Jennie Altman, Registered Dietitian, Goodyear Clinic: Busy schedules are one of the top reasons people say it’s hard to eat healthy. I always encourage people to think about the five main food groups when they are trying to figure out what to eat: fruits, vegetables, dairy, proteins and grains. The most nutritious meals combine two or more food groups. Some examples for quick and easy meals that can be taken on the go are:

  1. Hard boiled eggs and toast (protein and grains)
  2. Fruit and yogurt parfaits (fruit and protein)
  3. Sandwiches (grains, veggies, protein)

Sandwiches are always an option for simple, balanced meals. Lunch meat or peanut butter counts as protein, and adding lettuce, spinach, avocado, or tomatoes helps add vegetables to the meal! Use whole wheat bread for extra nutrition.

You can turn breakfast into a fun sandwich creation by using frozen toaster waffles instead of bread! Try using an English muffin and make a breakfast pizza by topping it with a tomato and cheese before toasting or heating in the microwave.

Q. What snacks should parents avoid?

Jennie: I recommend all people avoid soda – especially children. Soda is full of sugar, and does not contain any vitamins or food groups necessary for the growth and development of children. The high sugar content of soda can also make children feel full quickly, causing them to eat less at meal times.

All other snacks and treats can still be enjoyed while eating healthy, it’s all about moderation! Try not to have chips or sweets every day, and read the nutrition labels to avoid overeating these “sometimes” foods. Also looking for more nutritious treats can help satisfy sweet cravings and provide good benefits! Instead of having ice cream, try frozen yogurt, which has more calcium, vitamin D, protein, and probiotics to help support a good immune system!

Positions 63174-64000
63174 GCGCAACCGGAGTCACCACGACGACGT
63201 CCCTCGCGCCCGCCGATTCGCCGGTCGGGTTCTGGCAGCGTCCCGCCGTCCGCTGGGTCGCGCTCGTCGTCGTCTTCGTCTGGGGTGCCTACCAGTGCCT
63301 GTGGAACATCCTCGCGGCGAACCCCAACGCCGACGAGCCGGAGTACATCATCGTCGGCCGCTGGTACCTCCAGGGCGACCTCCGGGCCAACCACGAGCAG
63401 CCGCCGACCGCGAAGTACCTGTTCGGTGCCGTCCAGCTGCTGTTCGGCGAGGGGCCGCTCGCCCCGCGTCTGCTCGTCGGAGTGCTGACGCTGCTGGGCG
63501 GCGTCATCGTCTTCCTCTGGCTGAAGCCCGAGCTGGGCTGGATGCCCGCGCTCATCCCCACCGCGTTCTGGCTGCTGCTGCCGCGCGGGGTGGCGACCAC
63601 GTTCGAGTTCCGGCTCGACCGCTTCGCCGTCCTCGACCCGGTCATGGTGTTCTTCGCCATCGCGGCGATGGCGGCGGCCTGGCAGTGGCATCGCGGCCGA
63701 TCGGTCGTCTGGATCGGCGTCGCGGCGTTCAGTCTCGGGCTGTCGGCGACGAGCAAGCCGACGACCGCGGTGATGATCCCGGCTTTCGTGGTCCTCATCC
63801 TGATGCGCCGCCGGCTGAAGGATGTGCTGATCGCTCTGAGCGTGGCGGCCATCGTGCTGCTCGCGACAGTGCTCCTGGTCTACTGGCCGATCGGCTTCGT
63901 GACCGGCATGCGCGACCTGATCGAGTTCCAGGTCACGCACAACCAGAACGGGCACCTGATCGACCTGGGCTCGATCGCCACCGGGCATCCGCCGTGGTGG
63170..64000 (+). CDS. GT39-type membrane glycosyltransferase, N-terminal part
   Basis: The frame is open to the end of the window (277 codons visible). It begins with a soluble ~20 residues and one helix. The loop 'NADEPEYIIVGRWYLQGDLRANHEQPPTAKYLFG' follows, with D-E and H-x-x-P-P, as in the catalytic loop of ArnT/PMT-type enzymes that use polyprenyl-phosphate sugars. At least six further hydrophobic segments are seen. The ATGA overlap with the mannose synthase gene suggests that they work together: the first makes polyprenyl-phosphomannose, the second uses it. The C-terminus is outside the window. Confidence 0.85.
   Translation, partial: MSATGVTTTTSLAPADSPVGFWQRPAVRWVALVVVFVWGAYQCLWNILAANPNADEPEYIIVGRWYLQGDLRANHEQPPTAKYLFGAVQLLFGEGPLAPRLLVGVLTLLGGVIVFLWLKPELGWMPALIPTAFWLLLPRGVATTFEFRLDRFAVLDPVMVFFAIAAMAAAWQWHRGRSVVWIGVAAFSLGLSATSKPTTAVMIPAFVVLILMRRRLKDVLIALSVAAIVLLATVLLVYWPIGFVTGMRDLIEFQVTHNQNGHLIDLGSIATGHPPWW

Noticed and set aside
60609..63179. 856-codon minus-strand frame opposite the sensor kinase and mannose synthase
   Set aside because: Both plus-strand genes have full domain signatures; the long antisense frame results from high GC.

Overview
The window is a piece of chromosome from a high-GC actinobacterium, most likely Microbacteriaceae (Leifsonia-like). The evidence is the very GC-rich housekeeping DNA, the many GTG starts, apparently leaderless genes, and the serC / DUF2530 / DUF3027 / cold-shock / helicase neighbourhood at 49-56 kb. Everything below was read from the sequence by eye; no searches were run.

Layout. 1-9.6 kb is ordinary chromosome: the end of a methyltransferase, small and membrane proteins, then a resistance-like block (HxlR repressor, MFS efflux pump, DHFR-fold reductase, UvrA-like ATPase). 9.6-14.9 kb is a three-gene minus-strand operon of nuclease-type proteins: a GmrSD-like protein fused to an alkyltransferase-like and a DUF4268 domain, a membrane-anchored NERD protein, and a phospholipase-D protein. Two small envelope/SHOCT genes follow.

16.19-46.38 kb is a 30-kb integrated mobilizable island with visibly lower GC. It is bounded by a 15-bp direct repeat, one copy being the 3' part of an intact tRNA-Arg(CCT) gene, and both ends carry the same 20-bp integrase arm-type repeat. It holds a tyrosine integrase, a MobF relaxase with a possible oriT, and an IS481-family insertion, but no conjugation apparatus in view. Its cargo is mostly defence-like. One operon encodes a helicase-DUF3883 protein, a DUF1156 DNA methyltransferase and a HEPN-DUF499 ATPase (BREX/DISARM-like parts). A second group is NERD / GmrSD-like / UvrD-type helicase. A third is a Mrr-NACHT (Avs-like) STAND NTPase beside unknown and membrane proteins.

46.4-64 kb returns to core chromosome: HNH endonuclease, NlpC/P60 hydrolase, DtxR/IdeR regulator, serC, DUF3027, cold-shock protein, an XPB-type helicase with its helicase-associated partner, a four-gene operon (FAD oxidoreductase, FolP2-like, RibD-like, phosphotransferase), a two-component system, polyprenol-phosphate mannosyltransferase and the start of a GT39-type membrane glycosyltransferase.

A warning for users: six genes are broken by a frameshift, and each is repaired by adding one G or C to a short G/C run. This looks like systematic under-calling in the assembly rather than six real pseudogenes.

Q. What should parents and children expect during a well-check visit?

Lara Savage, Nurse Practitioner, Tempe Clinic: Well-child visits are done to check the growth, development, and overall well-being of your child. At their appointment children have their height, weight, blood pressure, and heart rate measured. They will be examined head to toe to make sure they are healthy. Your child is assessed not only for physical well-being and development but also for emotional and cognitive development. Vaccine status and vaccination to prevent disease will also be evaluated. This preventative well-child visit helps identify problems early and can allow for better management and treatment of diseases and problems.

Q. What are some things parents can do to get ready for the new school year?

School can be an exciting time of life for your child and being prepared for the start of the school year can make the transition easier. I encourage parents to:

  • Establish a routine. Aspects of a home routine include a regular bedtime, time set aside for study and also for play.
  • Limit screen time. Excess TV, video games, or internet time can lead to poor health and language development. Screen time also includes phone screen time, so try to limit that too.
  • Make reading fun! Read together at home. This can make for a fun activity while improving your child’s reading comprehension, language and social skills all the while making them more likely to succeed in school.
  • Keep children active and keep them safe. Physical exercise improves behavior and children’s ability to learn. Use protective equipment such as helmets, sunscreen, and seat belts.
  • Schedule well-child checkups.It is also important to schedule well-child visits and dental appointments to keep them healthy and on the right track.

Remember, scheduling an appointment with us is easy! We have eight convenient locations all around the Valley to get your healthcare needs met. Call us today (602) 243-7277